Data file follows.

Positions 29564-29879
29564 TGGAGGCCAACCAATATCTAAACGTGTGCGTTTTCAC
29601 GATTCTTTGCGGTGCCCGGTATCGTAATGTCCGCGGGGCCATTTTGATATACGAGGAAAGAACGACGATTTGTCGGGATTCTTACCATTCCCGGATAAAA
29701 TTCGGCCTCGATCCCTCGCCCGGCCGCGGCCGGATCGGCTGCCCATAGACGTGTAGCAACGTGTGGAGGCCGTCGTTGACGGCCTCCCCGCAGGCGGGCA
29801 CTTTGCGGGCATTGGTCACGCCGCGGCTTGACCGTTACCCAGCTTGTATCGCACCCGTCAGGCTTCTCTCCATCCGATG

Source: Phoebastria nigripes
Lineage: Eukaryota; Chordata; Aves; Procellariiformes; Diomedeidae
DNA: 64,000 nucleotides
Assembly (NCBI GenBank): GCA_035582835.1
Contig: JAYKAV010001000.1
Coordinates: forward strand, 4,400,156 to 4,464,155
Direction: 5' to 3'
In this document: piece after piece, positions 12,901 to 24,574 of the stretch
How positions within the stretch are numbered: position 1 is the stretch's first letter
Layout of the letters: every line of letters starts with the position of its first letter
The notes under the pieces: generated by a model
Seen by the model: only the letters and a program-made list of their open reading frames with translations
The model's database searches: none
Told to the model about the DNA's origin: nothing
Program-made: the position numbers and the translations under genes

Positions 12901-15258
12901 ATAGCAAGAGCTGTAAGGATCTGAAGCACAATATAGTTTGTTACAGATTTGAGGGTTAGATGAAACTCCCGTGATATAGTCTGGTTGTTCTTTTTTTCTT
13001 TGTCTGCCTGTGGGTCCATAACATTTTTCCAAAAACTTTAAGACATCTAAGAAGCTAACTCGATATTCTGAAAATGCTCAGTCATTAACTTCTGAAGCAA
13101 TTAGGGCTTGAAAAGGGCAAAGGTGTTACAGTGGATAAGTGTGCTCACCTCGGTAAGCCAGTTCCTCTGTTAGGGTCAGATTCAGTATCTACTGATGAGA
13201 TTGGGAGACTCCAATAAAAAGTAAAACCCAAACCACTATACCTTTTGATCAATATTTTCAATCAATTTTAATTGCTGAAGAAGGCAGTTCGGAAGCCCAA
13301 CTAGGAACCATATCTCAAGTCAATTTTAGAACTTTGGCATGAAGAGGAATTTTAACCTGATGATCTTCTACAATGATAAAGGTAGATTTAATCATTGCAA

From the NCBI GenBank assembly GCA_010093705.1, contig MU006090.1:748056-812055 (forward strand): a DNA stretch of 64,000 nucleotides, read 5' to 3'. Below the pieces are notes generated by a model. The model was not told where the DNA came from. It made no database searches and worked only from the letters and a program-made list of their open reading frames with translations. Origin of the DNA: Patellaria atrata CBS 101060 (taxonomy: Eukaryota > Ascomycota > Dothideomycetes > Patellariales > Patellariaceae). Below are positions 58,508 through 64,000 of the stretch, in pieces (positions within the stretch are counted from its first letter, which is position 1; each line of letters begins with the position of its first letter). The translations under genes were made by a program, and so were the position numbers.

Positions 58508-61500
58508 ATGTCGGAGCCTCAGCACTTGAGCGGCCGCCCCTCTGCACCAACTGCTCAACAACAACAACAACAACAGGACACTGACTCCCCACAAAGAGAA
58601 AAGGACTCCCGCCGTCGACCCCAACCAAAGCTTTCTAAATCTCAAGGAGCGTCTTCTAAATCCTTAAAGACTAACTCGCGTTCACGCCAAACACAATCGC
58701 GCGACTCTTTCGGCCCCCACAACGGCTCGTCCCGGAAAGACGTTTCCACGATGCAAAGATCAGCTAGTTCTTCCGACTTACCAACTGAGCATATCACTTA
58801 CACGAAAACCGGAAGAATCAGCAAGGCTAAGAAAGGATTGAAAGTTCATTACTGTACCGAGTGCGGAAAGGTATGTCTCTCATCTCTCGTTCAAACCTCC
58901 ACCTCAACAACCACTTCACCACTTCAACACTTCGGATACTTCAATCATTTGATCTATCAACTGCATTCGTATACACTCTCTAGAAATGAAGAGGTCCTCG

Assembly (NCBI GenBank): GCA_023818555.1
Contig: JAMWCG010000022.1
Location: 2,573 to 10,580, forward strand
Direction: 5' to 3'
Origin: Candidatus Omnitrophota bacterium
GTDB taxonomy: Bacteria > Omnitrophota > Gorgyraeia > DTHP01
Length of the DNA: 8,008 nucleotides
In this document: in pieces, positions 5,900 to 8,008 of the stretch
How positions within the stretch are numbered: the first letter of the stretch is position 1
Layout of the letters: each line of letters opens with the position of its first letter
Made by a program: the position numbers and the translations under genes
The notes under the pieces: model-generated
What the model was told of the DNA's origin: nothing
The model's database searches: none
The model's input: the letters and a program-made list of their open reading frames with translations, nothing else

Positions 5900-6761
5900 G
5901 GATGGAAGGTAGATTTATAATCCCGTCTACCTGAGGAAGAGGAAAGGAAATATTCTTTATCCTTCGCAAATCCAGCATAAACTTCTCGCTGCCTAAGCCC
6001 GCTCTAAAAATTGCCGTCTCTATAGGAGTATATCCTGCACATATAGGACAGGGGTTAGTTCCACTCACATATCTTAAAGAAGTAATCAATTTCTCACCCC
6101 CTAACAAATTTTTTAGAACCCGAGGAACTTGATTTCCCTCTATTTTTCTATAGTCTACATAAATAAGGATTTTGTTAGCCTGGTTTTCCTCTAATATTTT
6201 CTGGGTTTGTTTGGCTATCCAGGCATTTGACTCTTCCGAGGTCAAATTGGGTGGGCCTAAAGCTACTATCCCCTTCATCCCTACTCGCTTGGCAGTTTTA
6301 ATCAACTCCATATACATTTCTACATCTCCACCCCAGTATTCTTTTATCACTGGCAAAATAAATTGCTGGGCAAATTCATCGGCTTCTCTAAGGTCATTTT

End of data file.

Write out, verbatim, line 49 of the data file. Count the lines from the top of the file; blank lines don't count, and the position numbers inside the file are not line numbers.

Positions 5900-6761